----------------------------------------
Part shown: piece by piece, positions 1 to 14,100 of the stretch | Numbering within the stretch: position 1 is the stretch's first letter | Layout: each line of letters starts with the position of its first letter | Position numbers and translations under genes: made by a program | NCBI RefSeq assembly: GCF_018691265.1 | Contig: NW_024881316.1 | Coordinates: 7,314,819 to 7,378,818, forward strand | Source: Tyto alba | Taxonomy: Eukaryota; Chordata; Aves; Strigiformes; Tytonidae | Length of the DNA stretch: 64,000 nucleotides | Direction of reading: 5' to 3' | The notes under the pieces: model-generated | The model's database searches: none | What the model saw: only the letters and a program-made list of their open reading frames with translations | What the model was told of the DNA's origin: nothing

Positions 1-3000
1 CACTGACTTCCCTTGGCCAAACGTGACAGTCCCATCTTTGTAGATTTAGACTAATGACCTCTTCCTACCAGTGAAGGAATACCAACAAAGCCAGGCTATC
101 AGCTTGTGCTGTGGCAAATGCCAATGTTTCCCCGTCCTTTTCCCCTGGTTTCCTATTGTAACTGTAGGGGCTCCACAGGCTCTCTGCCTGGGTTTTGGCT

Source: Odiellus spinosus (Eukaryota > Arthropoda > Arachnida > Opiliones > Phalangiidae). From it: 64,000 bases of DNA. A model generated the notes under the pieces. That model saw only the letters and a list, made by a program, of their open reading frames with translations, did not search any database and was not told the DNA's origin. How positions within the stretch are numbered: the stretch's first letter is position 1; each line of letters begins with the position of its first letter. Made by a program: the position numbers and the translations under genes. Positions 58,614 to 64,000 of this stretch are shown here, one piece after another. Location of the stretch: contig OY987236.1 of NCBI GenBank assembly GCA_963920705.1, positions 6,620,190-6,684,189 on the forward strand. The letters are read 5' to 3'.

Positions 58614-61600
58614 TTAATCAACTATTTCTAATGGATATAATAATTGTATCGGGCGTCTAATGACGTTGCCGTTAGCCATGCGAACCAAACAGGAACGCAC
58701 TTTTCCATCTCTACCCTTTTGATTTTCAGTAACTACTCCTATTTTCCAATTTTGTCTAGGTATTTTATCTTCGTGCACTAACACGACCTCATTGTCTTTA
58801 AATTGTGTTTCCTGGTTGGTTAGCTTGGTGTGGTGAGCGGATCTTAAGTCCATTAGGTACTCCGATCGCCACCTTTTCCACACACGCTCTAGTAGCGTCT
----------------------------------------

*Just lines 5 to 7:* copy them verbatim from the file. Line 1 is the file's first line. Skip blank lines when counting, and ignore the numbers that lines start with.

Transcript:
Source: Odiellus spinosus (Eukaryota > Arthropoda > Arachnida > Opiliones > Phalangiidae). From it: 64,000 bases of DNA. A model generated the notes under the pieces. That model saw only the letters and a list, made by a program, of their open reading frames with translations, did not search any database and was not told the DNA's origin. How positions within the stretch are numbered: the stretch's first letter is position 1; each line of letters begins with the position of its first letter. Made by a program: the position numbers and the translations under genes. Positions 58,614 to 64,000 of this stretch are shown here, one piece after another. Location of the stretch: contig OY987236.1 of NCBI GenBank assembly GCA_963920705.1, positions 6,620,190-6,684,189 on the forward strand. The letters are read 5' to 3'.

Positions 58614-61600
58614 TTAATCAACTATTTCTAATGGATATAATAATTGTATCGGGCGTCTAATGACGTTGCCGTTAGCCATGCGAACCAAACAGGAACGCAC